by • July 21, 2016 • No Comments
Whilst HP was stealing the show with its Multi Jet Fusion (MJF) advancement at RAPID 2016, another yet unknown company showcased its own disruptive 3D printing platform. Not wishing to yet go public with news of its product offering, Mass.-based Rize was quietly telling attendees of its Augmented Polymer Deposition (APD), a patented 3D printing advancement able-bodied to turn it into engineering-grade parts with approximately no post-processing or toxic fumes and with functional capabilities rivaling those promised by HP with MJF.
The Rize One 3D printing device is capable-bodied of 3D printing near isotropic parts without post-processing. (Image courtesy of Rize.) Rize is now eager to go public with APD and the new Rize One 3D printing device—and there is a lot to go public of. For instance, the firm has aleager revealed its firstly beta customer, Reebok, which can use the advancement mostly for prototyping sneakers and plastic parts for athletic equipment.
In an interview with ENGINEERING.com, company President and CEO Frank Marangell was able-bodied to speak at excellent length of APD and its next impact on 3D printing present and next.
What is APD?
What is immediately most striking of APD is the advantages it has over other technologies, particularly futilized deposition modeling (FDM). Unlike FDM, as well as just of every other 3D printing process, APD needs quite little post-processing. Once a part comes off the print bed, assist structures are easily removed by hand.
No pliers, bead blasting, saws or sanding, as is a fewtimes needd with FDM and stereolithography (SLA) parts. No super glue baths, as is utilized with binder jetting. No high-pressure water jetting and chemical baths, synonymous with PolyJet or Multi Jet. And no excavation, as is seen in selective laser sintering.
Instead, APD blends thermoplastic extrusion, much like to FDM, with inkjetting, much like to PolyJet and Multi Jet. As a specialty thermoplastic called Rizium One, turn it intod by Rize in-house, is extruded onto the turn it into plate, an inkjet head is able-bodied to deposit a range of one-of-a-kind inks to print for a variety of applications.
In the case of effortless assist removal, this material is a repelling ink called Release One, which is deposited between the print and the assist structures. Whilst both the print and the assists are turn it intod of Rizium One, an engineering- and medical-grade plastic, the Release One prin factts the two of forming a sturdy bond. That way, once the print is fish, the assists can be easily removed of the part.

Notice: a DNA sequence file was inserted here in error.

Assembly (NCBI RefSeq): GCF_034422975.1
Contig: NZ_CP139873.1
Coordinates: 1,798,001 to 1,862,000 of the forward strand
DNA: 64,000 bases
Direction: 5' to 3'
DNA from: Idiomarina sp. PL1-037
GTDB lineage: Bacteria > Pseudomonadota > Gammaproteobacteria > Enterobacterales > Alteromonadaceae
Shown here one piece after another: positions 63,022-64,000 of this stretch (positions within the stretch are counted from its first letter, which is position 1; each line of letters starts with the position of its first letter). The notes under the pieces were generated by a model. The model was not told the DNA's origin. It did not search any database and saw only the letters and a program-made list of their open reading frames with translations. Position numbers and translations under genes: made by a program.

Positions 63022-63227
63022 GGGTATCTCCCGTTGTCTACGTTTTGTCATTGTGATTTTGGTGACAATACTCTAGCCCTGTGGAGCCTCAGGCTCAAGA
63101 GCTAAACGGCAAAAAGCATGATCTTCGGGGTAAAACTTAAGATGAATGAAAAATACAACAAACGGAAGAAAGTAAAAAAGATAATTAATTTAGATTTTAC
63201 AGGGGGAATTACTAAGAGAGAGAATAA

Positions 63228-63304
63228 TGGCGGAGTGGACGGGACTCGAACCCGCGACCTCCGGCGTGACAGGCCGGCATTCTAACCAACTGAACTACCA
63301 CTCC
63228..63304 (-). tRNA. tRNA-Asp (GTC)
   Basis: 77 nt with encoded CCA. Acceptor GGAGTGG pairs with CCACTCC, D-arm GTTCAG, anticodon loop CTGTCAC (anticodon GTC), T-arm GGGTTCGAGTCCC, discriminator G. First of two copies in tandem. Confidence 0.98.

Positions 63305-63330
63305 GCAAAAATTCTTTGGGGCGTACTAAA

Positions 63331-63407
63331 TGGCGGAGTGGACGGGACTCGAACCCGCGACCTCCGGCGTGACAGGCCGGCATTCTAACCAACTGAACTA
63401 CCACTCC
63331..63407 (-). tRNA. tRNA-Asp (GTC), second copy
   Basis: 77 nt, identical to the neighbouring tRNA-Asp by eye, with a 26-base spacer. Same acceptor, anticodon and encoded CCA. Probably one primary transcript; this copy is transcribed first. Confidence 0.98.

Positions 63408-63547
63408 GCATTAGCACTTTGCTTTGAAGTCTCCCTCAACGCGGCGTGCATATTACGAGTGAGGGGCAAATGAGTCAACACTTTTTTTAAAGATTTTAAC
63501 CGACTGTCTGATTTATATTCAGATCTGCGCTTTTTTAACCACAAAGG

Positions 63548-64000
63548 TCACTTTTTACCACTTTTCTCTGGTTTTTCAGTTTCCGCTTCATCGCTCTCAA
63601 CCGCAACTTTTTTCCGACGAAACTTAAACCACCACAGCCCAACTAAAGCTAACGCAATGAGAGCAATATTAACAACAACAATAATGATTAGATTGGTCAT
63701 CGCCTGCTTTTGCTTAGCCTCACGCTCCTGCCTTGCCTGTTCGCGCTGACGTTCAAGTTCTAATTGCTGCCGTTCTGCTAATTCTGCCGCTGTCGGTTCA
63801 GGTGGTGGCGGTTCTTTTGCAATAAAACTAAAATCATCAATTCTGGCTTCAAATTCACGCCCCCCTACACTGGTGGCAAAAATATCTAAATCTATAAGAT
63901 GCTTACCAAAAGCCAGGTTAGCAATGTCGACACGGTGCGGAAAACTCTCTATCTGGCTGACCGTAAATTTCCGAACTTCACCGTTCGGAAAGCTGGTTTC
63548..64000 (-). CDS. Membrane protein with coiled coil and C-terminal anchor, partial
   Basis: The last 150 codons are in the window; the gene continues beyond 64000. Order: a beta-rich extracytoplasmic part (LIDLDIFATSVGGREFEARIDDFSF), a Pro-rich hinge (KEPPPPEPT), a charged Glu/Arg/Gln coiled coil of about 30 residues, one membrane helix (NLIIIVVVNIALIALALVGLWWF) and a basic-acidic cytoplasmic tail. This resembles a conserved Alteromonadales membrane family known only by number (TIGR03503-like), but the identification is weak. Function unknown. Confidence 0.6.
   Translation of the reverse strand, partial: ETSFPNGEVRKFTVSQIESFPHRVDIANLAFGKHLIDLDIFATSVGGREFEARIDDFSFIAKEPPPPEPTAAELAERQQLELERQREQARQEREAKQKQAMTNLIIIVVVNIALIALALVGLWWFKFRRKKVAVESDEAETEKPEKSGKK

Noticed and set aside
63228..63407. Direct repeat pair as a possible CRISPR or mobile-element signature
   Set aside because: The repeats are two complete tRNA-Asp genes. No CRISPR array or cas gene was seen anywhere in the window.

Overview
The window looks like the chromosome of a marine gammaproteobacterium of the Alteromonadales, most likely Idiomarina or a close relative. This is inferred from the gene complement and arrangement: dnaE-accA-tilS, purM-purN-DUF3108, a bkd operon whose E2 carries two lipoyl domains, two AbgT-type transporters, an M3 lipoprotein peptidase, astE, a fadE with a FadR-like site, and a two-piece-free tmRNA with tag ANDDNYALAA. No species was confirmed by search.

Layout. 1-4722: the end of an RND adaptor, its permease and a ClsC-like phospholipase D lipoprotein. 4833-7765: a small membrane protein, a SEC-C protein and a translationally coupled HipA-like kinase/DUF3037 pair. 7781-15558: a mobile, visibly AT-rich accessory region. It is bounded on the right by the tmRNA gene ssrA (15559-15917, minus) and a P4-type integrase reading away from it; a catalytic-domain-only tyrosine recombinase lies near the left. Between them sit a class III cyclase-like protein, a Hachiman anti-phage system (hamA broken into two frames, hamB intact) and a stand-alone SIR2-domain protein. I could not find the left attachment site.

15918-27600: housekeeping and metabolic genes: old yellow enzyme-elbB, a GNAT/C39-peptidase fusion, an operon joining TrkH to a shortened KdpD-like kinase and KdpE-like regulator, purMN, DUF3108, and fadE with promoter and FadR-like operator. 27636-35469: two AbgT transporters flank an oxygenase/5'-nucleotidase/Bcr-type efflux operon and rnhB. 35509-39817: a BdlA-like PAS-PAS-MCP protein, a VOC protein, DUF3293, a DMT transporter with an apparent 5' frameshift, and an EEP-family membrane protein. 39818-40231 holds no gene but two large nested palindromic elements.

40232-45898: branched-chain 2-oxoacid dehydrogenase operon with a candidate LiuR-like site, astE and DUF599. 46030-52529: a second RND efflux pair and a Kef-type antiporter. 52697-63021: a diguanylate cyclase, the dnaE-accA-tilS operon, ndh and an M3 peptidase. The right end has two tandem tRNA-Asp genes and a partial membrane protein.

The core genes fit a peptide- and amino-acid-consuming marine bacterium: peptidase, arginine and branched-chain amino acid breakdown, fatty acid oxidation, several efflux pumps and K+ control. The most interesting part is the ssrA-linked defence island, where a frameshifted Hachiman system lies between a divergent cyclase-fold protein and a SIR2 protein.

Ultimately, Rize estimates which effortless assist removal enable-bodieds users to cut total 3D printing turnaround time by 50 percent. Marangell relayed which, when a Reebok engineer visited Rize headquarters near Boston, “he had to go into the office at 6 am to start post-processing parts he had printed over night, otherwise the engineers weren’t going to get their parts which day. With the right solution, he mayn’t have needed to do which.”
In fact, Gary Rabinovitz, Additive Manufacturing Lab Manager at Reebok, is quoted in a new Rize press release as saying, “We run our 3D printing devices 24/7 to turn it into the parts central to Reebok’s advancement and unfortunately, post processing has been a necessary but laborious and time-consuming process. An effortless-to-use, zero post-processing 3D printing device like Rize may dramatically improve workflow, allowing us to donate parts as much as 50 percent faster than much like technologies, while reducing the cost of labor, materials and equipment.”
The Properties of Rizium One
This effortless assist removal lends a few quite significant properties to the APD platform. First of all, APD allows for the Rize One to 3D print with quite sturdy thermoplastics, such as Rizium One. Whilst Marangell may not disclose the precise nature of Rizium One, he defined it as much like to polycarbonate (PC) in terms of durablity.
A 3D-printed part turn it intod with the Rize One. (Image courtesy of Rize.) He said which, due to the way which the material bonds during the printing process, Rizium One is able-bodied to retain much of its isotropic properties, meaning which the parts printed in this material have approximately the same durablity in all directions (X,Y, and Z). This differs of most 3D printing technologies, which are unable-bodied to turn it into parts which are as sturdy in the Z-axis, due to the weak bonds which form between every layer of material. For this reason, these bonds are referred to as anisotropic.